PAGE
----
Some women with PCOS may benefit from a d-chiro-inositol supplement as it has shown promising results in improving hormonal balance and ovarian function. If you are hoping to conceive and are having difficulty, be sure to speak with your healthcare provider for their recommendations on next steps.

Key takeaways

  • Ovarian cysts refer to fluid or air filled sacs found on the ovaries.

  • Ovarian cysts may be stand alone cysts or could be correlated to underlying conditions, such as PCOS.

  • PCOS is characterized by having a hormonal imbalance, irregular menstrual period, and/or polycystic ovaries (more than twelve cysts).

  • Symptoms of PCOS include hair growth, acne, weight gain, and irregular periods. 

  • Ovarian cysts are often asymptomatic, but may cause pain or discomfort in the abdomen, irregular periods, spotting, and sometimes pain and nausea if a cyst ruptures or causes the ovary to twist. 

  • PCOS can’t be cured, but symptoms can be treated through medications, supplements, fertility treatments, diet, and weight loss. 

  • Cysts often don’t require treatment, but over-the-counter painkillers may be used to manage any discomfort. In rare cases, surgery may be necessary. 

  • Ovarian cysts aren’t likely to impact fertility unless they are extremely large or associated with an underlying condition such as PCOS.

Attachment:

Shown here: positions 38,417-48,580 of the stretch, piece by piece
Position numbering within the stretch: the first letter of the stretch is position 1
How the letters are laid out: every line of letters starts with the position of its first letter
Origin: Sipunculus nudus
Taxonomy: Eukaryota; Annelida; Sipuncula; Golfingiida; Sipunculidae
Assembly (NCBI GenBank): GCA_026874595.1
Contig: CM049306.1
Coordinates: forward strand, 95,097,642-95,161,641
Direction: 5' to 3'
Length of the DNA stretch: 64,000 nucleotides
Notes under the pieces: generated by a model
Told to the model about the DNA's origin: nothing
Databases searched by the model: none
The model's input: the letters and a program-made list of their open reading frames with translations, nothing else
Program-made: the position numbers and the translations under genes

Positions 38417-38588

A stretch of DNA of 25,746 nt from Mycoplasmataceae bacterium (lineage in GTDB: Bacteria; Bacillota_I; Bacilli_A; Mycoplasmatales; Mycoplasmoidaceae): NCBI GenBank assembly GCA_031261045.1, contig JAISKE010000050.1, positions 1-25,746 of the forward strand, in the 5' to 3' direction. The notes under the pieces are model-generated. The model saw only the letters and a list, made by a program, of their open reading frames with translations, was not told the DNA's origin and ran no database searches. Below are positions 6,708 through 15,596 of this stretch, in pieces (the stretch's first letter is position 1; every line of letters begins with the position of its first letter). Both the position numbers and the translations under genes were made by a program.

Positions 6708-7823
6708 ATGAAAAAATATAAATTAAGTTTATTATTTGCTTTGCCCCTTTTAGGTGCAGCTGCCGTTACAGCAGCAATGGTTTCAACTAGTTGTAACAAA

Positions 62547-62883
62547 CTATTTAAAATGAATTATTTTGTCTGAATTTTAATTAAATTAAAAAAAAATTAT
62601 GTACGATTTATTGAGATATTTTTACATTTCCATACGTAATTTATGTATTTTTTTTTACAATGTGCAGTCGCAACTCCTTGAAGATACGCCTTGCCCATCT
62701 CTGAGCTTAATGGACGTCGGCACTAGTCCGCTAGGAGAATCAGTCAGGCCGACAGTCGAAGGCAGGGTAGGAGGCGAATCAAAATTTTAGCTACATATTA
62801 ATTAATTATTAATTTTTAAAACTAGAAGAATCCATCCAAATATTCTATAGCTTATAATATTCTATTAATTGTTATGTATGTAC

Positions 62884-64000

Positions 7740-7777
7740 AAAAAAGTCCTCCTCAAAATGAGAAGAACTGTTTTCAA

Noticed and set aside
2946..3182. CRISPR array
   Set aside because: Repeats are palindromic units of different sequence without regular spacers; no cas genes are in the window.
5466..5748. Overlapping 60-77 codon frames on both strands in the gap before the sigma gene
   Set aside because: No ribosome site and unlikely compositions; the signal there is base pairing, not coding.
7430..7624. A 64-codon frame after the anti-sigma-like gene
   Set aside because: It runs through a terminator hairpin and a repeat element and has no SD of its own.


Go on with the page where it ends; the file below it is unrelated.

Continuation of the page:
• Infertility caused by irregular ovulation may be treated through ovulation induction medication.  

 

References:

  1. Mobeen S, Apostol R. Ovarian Cyst. [Updated 2022 Jun 13]. In: StatPearls [Internet]. Treasure Island (FL): StatPearls Publishing; 2022 Jan. 

  2. InformedHealth.org [Internet]. Cologne, Germany: Institute for Quality and Efficiency in Health Care (IQWiG); 2006-. Ovarian cysts: Overview. 2019 Mar 28.

  3. Collée J, Mawet M, Tebache L, Nisolle M, Brichant G. Polycystic ovarian syndrome and infertility: overview and insights of the putative treatments. Gynecol Endocrinol. 2021;37(10):869-874. doi:10.1080/09513590.2021.1958310

  4. Bani Mohammad M, Majdi Seghinsara A. Polycystic Ovary Syndrome (PCOS), Diagnostic Criteria, and AMH. Asian Pac J Cancer Prev. 2017;18(1):17-21. Published 2017 Jan 1. doi:10.22034/APJCP.2017.18.1.17

  5. Deswal R, Narwal V, Dang A, Pundir CS. The Prevalence of Polycystic Ovary Syndrome: A Brief Systematic Review. J Hum Reprod Sci. 2020;13(4):261-271. doi:10.4103/jhrs.JHRS_95_18

  6. Rasquin Leon LI, Anastasopoulou C, Mayrin JV. Polycystic Ovarian Disease. [Updated 2022 Nov 15]. In: StatPearls [Internet]. Treasure Island (FL): StatPearls Publishing; 2022 Jan-. Available from: https://www.ncbi.nlm.nih.gov/books/NBK459251/

  7. Deshpande PS, Gupta AS. Causes and Prevalence of Factors Causing Infertility in a Public Health Facility. J Hum Reprod Sci. 2019;12(4):287-293. doi:10.4103/jhrs.JHRS_140_18